By BigBob 10 Comments
I just finished up the Xbox 360 version of Puzzle Quest: Challenge of the Warlords (yes, that's the first game, and yes, I know I'm behind on the times). A clever little game, got a bit dull at times, but enjoyable nonetheless. It's fun to think that puzzle games like Bejewled are all about luck, and building an entire game about manipulating that luck, and customizing your character to decide what kind of luck you want to specialize in.
Until I got to the final boss, who was easily the most frustrating part of the entire game. He had a series of spells that make it easy for him to get lucky shots on me, as well as make it even more difficult to use my own spells against him. I spent a good part of the game grinding up to level 50 to fight him, and he was still no match for me. Over and over I attacked him, and half the time he would kill me before I even got him down to half health. I didn't see any way I could win other than pure luck.
Then, one time I loaded up the game, took a look at my character sheet before starting the game, and noticed that I can change the difficulty on the fly. Easy mode gives you less experience, while hard mode gives you more. I figured that since I had already maxed my character out, I should try easy mode. I fight Lord Bane again...and beat him on my very first try. While he still got incredibly lucky at parts, it honestly felt like he wasn't even trying; several times he had free excuses to screw me over, but didn't. So...did I beat the game legitimately? Or is that cheating? I played through the entire game on normal, and switched to easy for the final boss because that was honestly the only way I felt I could beat the game.
I'm a bit ashamed to say this isn't the first time I've done this; I ran into the exact same predicament in The World Ends With You. Again, I played through the entire game on normal, only to find myself stuck at the final boss. The game generously asked me to switch to easy after several deaths, and considering it was the final boss, I accepted. However, TWEWY and Puzzle Quest are a little unique, in that the difficulty settings can be switched at any time, and offer tangible benefits and penalties for changing them. More action-based games, like God of War, offer a switch to an easier difficulty as a sort of "mercy mode". Die enough times in a fight, and you'll be given the option to switch to an easier setting. However, in times like this, I tend to just stick to my guns and tough it out; God of War offers no way to increase the difficulty back up for the rest of the game, so I would much rather finish the game on my own terms.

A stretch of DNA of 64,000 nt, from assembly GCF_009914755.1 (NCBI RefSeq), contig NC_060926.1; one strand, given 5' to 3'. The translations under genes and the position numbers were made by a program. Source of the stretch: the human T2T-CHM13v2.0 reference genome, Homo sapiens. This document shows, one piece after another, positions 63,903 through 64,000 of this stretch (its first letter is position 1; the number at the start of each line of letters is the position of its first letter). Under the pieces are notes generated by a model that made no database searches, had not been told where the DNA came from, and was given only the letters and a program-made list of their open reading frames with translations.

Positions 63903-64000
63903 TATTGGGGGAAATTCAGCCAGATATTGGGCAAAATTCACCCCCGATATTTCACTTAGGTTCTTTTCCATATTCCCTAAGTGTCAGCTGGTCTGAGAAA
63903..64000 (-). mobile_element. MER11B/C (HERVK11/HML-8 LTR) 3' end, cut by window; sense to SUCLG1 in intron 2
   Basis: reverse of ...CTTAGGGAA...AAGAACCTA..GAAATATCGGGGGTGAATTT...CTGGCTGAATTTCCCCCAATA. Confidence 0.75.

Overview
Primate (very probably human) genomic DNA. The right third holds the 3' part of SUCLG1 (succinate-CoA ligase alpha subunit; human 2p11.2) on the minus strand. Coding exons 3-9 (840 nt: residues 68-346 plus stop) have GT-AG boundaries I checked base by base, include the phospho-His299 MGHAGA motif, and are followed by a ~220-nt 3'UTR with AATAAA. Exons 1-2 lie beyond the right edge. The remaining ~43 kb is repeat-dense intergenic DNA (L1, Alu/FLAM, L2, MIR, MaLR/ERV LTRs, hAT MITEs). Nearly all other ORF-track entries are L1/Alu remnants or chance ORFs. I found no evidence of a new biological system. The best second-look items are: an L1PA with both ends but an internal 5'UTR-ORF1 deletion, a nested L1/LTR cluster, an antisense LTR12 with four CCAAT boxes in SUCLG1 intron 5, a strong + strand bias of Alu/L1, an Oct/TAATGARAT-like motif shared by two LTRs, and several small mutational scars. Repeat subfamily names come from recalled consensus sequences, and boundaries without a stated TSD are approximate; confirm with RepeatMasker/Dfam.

Difficulty settings aren't the only way to "cheat", though. As I mentioned in my last entry for Shin Megami Tensei: Strange Journey, I needed to input a password for a custom-made demon that another player had created. This was something the developers intentionally put in the game, so that players could share demons with each other, as well as special demons offered as an alternative kind of downloadable content. But I didn't raise that demon myself; I didn't carefully fuse its skills. All I did was input a code and grind for the money to buy it so I could finish the game. As someone who once played Pokemon competitively, that doesn't sound too different from someone buying a gameshark and just crafting their own custom Pokemon. Then again, this disconnect between players was solved by someone just going out and programming a Pokemon battling simulator for the computer; all the fun of competitve Pokemon fighting, none of the tedious egg hatching.
Still, none of this actually answers the question of what cheating is. Hacking into a competitve server to kill all the other players who are much better than you is definitely cheating, but for single player games, it's much different. Then again, people have different concepts of fun. To some, the desire to see a game to its end is all they care about, while another may prefer the journey itself, and think the trials they go through make the end all that sweeter.
By the way Atlus, making Demon's Souls marginally easier for two weeks may get people to buy the game, but it's still frustrating as all hell.